When President Donald J. Trump sent out a triumphal email to supporters a few days ago on the one-year anniversary of his astonishing victory, he put perhaps the only indisputable remark of his presidency in the subject line: You shook the world. This was one Trump digital communication that was dead-on accurate. No one could possibly argue that sentiment.
It was the year that shook America, that transformed our politics, challenged the underpinnings of our political system, shredded our notions of liberalism and conservatism, and overturned our preconceptions of the presidency, of presidential comportment, of presidential communication.
Almost nothing is the same. The overseas presidential trip, the White House press briefing, the character of the Republican Party, the nature of the Democratic Party, the way the president speaks to his allies, the way he treats his opponents, the strictures of diplomatic life, the profile of the mainstream press -- all are changed, changed utterly.
American politics is thoroughly unrecognizable from its earlier incarnation -- an untamed wilderness without discernable paths today, rather than the manicured lawn with the well-lit walkway it was before.
There have been dramatic changes in American political life before, to be sure. Andrew Jackson invited a democratic spirit and populace into the White House and into our politics. Theodore Roosevelt introduced an activist, progressive reformism into the presidency. John F. Kennedy mobilized the English language and injected it with idealism at a time of abiding practicality, and two decades later Ronald Reagan injected it with optimism at a time of overwhelming pessimism. Sometimes changes in American character do come from the top, though from political figures thrust into office by upswellings from the bottom.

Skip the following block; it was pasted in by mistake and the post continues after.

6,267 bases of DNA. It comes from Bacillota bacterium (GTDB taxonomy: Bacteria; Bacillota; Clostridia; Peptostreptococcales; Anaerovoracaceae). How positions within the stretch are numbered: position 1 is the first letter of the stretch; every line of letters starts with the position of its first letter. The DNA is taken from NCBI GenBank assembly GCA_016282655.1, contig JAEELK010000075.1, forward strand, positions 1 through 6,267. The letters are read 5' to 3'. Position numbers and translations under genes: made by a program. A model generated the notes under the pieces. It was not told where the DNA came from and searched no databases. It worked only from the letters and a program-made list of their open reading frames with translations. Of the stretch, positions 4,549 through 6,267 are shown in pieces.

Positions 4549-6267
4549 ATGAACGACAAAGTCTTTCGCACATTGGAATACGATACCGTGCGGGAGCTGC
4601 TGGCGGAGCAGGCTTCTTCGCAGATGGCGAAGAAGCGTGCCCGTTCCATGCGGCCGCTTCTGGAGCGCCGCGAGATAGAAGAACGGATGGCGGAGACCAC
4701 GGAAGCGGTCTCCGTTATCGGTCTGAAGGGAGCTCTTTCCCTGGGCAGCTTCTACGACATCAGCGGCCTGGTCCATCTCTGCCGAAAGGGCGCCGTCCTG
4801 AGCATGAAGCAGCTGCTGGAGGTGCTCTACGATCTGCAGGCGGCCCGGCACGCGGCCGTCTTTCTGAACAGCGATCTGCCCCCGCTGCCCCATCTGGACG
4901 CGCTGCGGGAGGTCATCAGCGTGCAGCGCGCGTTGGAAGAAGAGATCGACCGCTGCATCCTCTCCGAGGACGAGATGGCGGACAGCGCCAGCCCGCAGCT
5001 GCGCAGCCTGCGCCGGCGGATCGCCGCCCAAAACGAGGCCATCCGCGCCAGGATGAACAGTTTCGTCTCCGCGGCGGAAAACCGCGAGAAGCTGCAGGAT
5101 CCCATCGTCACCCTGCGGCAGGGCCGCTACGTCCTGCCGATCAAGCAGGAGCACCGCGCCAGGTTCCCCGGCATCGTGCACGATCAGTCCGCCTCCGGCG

It is impossible, at a mere year's distance, to offer anything more than a tentative verdict on the effect Trump has had on the presidency, though it is impossible, also, to ignore the early signals. In an office where teams of strategists, analysts and speechwriters once carefully sculpted the words of the chief executive, Trump has been informal and instinctive -- and prone to invective. This thrills his adherents and horrifies his opponents. In a role animated by ritual and draped with dignity, Trump has discarded ritual, sometimes traducing earlier, staid conceptions of dignity. His supporters applaud this, his critics deplore it. To his backers he is Harry Truman, giving them hell. To his enemies, he is the devil himself, emerging unapologetically from hell.
Much of this came into sharp focus in the past week. The Democrats took the gubernatorial races in New Jersey and Virginia. Almost certainly, more was made of this than those Democratic triumphs warranted; the Republicans took all four special House elections this year in contests where national issues were at play, while the elections for governor were conducted amid state issues. Besides, the percentage of the vote Republican candidates captured in both states was almost identical to the vote Trump received a year earlier. (In fact, the GOP vote increased by a tiny amount in both gubernatorial contests.)